Mobility is a complex term not easily untangled from its association with contemporary communication technologies or cultural conceptions of space and spatial practices. For those of us with an interest in its historical meaning(s), however, we might interrogate earlier media that afforded similar conceptual freedoms of movement across geographic, social, economic, and technological spaces; in this case, the telephone directory. The associated slides aim to furnish a sense for early directories as well as the geographical metaphors used in its advertising to the public. The more textual of these slides suggest the ways in which users approached and interacted with the directory.
The Chicago telephone directory, an early prototype, was distributed to incentivize telephone subscriptions and assuage calls to the operator. In practice, however, it was a survey tool for its users. Through the directory's use by subscribers and residents, individuals mapped new pathways for understanding and acclimating themselves to urban life at-large. The directory-surfing mobile telephony enthusiast of today echoes the directory users years ago who extolled telephone directories as "intensely interesting and absorbing" (Nelly Gordon, "The Story of Chicago," 1912).
The telephone directory facilitated different kinds of participation in local geography. Users’ interactions with its data content and structure found not just a manual for the telephone, but a guide toward fuller realization of Chicago’s very parochial intricacies. As the textual slides suggest, directories did not simply encourage a plea for the locatedness of place (as if it has somehow been lost in the shuffle of urbanization). Rather, they signal the use of the directory as a mediator of local geographies of the city. Modern Chicago citizens quelled anxieties of spatial annihilation by flipping through the directory’s pages, pouring over maps, and absorbing numerous classified ads. The ‘enchantment’ of the directory, illustrated by the slide containing the poem, was found in its ability to communicate the places, spaces, and potential relationships in the heart of a growing metropolis. The sensational prose suggests that the directory user not only referenced, but read the telephonic guide as a means to experience greater familiarity with the landscape in which they were a small part.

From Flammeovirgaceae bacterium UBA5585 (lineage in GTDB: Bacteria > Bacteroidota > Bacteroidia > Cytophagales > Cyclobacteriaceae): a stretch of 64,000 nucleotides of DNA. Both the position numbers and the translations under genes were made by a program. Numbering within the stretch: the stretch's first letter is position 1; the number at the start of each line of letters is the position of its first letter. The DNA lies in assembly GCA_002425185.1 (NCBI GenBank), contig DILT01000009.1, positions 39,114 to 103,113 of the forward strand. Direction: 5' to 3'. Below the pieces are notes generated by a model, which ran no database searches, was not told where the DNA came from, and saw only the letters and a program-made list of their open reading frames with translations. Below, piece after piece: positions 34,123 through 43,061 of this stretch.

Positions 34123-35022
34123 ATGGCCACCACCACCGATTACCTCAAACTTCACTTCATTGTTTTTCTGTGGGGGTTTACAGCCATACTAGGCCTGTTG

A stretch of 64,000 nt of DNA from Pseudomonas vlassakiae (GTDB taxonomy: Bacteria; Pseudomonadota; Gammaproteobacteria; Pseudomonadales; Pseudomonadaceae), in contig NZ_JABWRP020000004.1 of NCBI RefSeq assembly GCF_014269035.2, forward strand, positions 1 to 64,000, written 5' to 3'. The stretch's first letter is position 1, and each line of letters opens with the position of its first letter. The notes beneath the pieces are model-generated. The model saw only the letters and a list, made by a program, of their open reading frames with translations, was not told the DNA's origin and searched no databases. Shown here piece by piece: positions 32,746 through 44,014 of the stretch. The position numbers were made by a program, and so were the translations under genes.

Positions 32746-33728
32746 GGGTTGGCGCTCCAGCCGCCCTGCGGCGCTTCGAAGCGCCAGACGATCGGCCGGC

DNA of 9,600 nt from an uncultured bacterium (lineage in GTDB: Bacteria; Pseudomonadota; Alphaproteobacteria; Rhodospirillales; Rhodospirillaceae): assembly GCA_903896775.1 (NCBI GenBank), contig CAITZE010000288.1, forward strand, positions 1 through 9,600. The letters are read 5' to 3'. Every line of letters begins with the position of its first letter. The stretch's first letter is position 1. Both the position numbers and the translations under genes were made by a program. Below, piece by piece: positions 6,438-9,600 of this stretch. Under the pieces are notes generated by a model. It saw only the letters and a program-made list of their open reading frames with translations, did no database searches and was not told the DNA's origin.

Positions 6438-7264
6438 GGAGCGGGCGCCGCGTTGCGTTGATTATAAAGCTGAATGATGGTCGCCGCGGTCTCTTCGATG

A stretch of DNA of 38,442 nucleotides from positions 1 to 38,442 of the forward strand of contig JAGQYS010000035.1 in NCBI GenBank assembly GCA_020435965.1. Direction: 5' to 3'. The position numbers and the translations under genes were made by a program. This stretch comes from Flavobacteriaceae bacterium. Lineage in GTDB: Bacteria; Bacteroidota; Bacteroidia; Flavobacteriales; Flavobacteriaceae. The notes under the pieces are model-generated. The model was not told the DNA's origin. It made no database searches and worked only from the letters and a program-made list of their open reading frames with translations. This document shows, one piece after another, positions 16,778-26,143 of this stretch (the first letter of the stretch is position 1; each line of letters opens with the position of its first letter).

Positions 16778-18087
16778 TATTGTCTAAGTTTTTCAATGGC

The narrative function of the telephone directory, its users gleaning from its pages a mental map of the city, allowed directory users to engage in spatial practices that constructed the lived space of modern, wired Chicagoans. The conceptual freedom of movement within Chicago afforded by the telephone directory may be explored not as taking place in Chicago—but rather as a living or embodied city itself intertwined in and resulting from spatial practices, material relations, bodies, movement, and tactical trajectories mediated via the directory's text-cum-screen.
Graphic representations of space
This is a really fascinating subject and shows how rich something like phone directories can be. The map on the first slide reminds me of the London Underground map which represents a very limited or even distorted view of the city and the way an individual moves through it - something that surely also comes through in the tiny maps on classifieds. I can think of occasions where I've walked through London expecting to reach my destination sooner (or later) than I did because of how close it seems on the tube map. How much of our understanding of an urban environment actually comes from graphical representations that create connections just as much as depict them?
This leads to my second point which is that I'm also curious about how such early directories were organised - were they divided by category and alphabetically (that seek to remove literal spatial relationships such as which shop is next to which) or in some other way? Modern directories seem to both privilege locality (in focusing on a specific area) but also deny it.
Hi, Elizabeth. Thanks so
Hi, Elizabeth. Thanks so much for your comments. I hope the following addresses your questions appropriately.
Although maps set one dreaming of space, maps are ultimately the product and perspective of the mapmaker. They seem to represent fixed space and singular politics in ways counter-productive to embodied, lively space. So, I think one's authentic understanding of an urban environment rarely, if ever, is gleaned from graphical representation.
That said, the ways in which the telephone directory (its maps, listings, ads, etc.) set its users dreaming of the parochial spaces in Chicago unreachable via foot or too expensive to reach via horse and buggies or early autos is fascinating. The ways in which users discussed different neighborhoods and individuals in popular journalism was remarkable, if colored by the R.R. Donnelley Co.'s data design of the maps and listings. While perhaps an authentic feeling for the city was not always the take-away, certainly directories did allow their users to feel as though were able to assert control over the very undisciplined place they lived during a time of rapid economic, urban, and telephonic growth.
Chicago's early directories were similar to today's telephone books. Individuals were listed alphabetically (last name first) and sometimes included their occupation. (Something a husband's wife like to fib about to the individual collecting that data). Business listings were organized per business category and businesses were listed alphabetically under categories. Advertising pages and classifieds were listed within/near the business index.